Key talking point: Obama made the best argument for this group recently: "If we are going to capture the future, then we’ve got to open up markets to the kinds of things that we’re really good at, that can’t be duplicated overseas."

3. On-the-fence Democrats


Who's in this camp: A handful of Democrats who are torn between supporting their president and the labor unions' strong pull. These Democrats include House Minority Leader Nancy Pelosi of California and Minority Whip Steny H. Hoyer of Maryland. This group is small but significant; Obama and Republicans need about 25 Democrats to support the fast-track legislation when it comes to a vote, so the president is lobbying these people hard.

What they think: Two competing thoughts here: Let's give our president what he wants … but I don't know if that's worth risking a primary challenge supported by labor unions.

With the vote count coming down to the wire, the AP's Josh Lederman reports Obama has promised to help campaign in 2016 for anyone in this group who crosses the line and votes yes for fast-track legislation.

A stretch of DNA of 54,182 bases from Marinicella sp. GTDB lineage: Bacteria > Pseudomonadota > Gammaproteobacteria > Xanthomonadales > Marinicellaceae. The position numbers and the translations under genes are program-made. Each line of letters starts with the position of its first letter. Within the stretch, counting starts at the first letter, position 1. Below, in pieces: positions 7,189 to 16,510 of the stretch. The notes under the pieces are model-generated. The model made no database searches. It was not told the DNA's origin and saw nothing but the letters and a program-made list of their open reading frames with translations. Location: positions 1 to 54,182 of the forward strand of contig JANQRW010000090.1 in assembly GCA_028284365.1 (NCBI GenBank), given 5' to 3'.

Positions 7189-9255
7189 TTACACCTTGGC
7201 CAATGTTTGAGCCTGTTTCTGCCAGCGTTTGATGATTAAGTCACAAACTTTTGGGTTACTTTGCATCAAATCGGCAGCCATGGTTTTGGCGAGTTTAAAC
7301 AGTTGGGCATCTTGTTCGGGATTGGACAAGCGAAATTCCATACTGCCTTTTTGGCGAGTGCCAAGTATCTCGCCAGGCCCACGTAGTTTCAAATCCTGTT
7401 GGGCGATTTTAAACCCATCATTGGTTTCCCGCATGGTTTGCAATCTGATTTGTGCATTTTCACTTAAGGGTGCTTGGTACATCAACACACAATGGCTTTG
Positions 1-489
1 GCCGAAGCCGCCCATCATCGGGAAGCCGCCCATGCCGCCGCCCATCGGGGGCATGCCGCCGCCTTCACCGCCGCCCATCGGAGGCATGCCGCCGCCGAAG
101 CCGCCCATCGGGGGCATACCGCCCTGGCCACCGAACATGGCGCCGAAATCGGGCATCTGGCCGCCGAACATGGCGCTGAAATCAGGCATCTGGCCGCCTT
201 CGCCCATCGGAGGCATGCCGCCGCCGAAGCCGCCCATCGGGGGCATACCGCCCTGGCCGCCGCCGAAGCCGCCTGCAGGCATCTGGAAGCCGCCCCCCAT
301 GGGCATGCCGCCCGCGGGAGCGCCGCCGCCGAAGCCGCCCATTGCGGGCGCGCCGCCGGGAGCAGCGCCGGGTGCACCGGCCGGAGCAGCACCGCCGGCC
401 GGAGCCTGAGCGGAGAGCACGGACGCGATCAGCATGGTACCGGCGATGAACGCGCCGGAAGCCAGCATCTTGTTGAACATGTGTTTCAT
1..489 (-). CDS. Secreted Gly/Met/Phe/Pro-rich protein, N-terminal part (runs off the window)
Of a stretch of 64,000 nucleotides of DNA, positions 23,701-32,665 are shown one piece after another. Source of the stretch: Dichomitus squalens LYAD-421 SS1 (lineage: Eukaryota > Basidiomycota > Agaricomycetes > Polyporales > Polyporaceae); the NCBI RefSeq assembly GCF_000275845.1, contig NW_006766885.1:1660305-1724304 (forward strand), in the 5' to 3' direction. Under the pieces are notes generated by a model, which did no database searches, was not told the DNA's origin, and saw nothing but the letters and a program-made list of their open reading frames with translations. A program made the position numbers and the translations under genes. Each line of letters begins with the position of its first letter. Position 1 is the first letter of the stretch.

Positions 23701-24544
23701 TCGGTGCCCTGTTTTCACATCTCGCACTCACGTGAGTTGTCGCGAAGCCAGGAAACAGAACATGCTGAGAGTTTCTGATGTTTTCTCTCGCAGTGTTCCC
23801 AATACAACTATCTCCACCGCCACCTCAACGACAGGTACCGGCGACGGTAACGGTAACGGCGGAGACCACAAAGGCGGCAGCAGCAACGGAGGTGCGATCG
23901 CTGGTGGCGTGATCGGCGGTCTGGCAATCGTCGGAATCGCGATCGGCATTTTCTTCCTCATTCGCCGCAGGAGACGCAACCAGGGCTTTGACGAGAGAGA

Key talking point: "There’s a difference between growing the economy and helping American companies grow the bottom line and creating jobs." Rep. G.K. Butterfield (D-N.C.) told The Hill.

4. Gung-ho trade supporters


Who's in this camp: Establishment Republicans, including leaders like House Speaker John A. Boehner (Ohio) and Senate Majority Leader Mitch McConnell (Ky.), have Obama's back on fast-track legislation and the two trade bills. In the House, they have the support of about 110 Republicans, according to The Hill's whip count.

What they believe: Trade deals are job creators, because they allow the United States to require other countries to the same labor and environmental standards that our businesses must follow. That makes a more even global playing field for Americans. And fast-tracking the deals is the only way to get them negotiated; imagine if every country involved allowed its legislative bodies to chime in. Nothing would get done!